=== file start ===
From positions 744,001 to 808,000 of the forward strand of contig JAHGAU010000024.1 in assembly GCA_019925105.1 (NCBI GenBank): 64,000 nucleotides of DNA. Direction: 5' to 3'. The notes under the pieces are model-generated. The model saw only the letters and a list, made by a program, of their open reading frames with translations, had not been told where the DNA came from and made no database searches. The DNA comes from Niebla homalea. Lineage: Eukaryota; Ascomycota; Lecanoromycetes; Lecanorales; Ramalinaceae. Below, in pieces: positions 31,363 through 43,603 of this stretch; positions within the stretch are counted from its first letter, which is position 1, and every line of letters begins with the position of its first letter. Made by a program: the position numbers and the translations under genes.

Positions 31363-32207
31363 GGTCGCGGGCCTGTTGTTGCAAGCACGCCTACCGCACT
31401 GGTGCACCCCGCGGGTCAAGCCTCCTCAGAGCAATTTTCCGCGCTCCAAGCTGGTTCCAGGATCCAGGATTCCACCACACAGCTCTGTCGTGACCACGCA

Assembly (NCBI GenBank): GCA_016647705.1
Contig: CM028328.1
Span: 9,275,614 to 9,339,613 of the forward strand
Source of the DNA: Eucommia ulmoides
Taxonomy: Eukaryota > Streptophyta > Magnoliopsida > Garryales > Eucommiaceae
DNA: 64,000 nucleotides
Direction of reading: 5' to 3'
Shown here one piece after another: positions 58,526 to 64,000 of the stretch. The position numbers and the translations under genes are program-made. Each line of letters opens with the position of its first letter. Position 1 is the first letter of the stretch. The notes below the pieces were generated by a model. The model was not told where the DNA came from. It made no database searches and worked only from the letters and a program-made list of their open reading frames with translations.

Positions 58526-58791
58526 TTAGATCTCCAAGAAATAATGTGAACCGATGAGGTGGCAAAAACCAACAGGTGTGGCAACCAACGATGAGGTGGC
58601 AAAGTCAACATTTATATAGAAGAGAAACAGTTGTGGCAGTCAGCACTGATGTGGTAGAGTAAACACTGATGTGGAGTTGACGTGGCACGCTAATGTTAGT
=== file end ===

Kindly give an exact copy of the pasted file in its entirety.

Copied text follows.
From positions 744,001 to 808,000 of the forward strand of contig JAHGAU010000024.1 in assembly GCA_019925105.1 (NCBI GenBank): 64,000 nucleotides of DNA. Direction: 5' to 3'. The notes under the pieces are model-generated. The model saw only the letters and a list, made by a program, of their open reading frames with translations, had not been told where the DNA came from and made no database searches. The DNA comes from Niebla homalea. Lineage: Eukaryota; Ascomycota; Lecanoromycetes; Lecanorales; Ramalinaceae. Below, in pieces: positions 31,363 through 43,603 of this stretch; positions within the stretch are counted from its first letter, which is position 1, and every line of letters begins with the position of its first letter. Made by a program: the position numbers and the translations under genes.

Positions 31363-32207
31363 GGTCGCGGGCCTGTTGTTGCAAGCACGCCTACCGCACT
31401 GGTGCACCCCGCGGGTCAAGCCTCCTCAGAGCAATTTTCCGCGCTCCAAGCTGGTTCCAGGATCCAGGATTCCACCACACAGCTCTGTCGTGACCACGCA

Assembly (NCBI GenBank): GCA_016647705.1
Contig: CM028328.1
Span: 9,275,614 to 9,339,613 of the forward strand
Source of the DNA: Eucommia ulmoides
Taxonomy: Eukaryota > Streptophyta > Magnoliopsida > Garryales > Eucommiaceae
DNA: 64,000 nucleotides
Direction of reading: 5' to 3'
Shown here one piece after another: positions 58,526 to 64,000 of the stretch. The position numbers and the translations under genes are program-made. Each line of letters opens with the position of its first letter. Position 1 is the first letter of the stretch. The notes below the pieces were generated by a model. The model was not told where the DNA came from. It made no database searches and worked only from the letters and a program-made list of their open reading frames with translations.

Positions 58526-58791
58526 TTAGATCTCCAAGAAATAATGTGAACCGATGAGGTGGCAAAAACCAACAGGTGTGGCAACCAACGATGAGGTGGC
58601 AAAGTCAACATTTATATAGAAGAGAAACAGTTGTGGCAGTCAGCACTGATGTGGTAGAGTAAACACTGATGTGGAGTTGACGTGGCACGCTAATGTTAGT